Standing in the final days of February,
among a crowd of family and friends,
but mostly those I didn’t know.
A long road leads to the end, where we
parked our cars for a day of passing.
A bible in hand, the pastor played the
subtle song of death, preaching to the
choir. I stood among black-suited men
each with a face stone cold. A fair brown
casket was pulled from an old, white car.
I carried the casket with the men in black,
still with a cold face and dead silence, along with the
casket, on their shoulders. Returned to the earth from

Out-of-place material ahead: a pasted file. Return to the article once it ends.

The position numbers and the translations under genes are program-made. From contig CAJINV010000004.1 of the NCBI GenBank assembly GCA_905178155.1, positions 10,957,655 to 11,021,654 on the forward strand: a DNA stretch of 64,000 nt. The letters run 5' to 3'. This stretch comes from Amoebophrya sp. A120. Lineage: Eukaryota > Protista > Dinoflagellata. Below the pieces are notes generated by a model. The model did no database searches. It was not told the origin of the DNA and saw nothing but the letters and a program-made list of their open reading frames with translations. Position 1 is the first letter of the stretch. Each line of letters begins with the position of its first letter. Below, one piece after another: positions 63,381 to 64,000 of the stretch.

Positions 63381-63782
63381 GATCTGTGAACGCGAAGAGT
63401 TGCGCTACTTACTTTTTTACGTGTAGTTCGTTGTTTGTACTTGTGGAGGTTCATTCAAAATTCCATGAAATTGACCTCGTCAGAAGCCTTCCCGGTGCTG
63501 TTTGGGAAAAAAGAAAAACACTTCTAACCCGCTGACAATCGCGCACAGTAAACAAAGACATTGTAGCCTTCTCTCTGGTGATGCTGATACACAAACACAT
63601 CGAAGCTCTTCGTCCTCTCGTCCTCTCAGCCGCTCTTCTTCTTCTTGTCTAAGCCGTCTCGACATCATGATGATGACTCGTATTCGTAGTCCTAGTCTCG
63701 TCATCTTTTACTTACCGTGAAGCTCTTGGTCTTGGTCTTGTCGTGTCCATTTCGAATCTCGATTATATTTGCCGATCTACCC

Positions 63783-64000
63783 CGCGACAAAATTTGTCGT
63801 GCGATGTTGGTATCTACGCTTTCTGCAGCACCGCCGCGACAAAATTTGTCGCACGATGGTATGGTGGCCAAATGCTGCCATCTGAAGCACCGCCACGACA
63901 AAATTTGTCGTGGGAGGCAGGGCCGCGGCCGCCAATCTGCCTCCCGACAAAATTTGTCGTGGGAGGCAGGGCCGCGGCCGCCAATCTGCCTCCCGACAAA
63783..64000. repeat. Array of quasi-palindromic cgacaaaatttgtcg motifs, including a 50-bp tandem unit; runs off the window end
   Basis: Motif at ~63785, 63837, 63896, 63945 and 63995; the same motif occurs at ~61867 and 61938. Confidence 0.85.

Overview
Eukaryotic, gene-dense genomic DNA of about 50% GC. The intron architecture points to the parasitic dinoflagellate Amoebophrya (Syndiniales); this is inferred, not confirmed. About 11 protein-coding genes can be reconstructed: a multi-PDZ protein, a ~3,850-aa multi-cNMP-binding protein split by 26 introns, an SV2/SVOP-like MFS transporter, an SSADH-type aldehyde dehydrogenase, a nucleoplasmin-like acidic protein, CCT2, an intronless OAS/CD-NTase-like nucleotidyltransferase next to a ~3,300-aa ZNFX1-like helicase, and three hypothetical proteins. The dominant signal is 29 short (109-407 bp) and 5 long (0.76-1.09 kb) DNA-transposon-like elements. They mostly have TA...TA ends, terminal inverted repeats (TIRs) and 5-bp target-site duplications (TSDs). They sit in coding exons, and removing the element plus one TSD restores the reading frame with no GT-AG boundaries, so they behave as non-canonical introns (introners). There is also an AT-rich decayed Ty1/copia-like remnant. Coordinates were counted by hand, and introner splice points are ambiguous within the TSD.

which she came, she was laid to rest.
That day I stood alone. Surrounded by many yes, but
having retreated inward. Silenced by my own mortality
and at the same time envying the body laid to rest. I
just wanted to lay down their with her. As we drove
away I wanted to stick around, talking with my
Grandma in Edgewood Cemetery.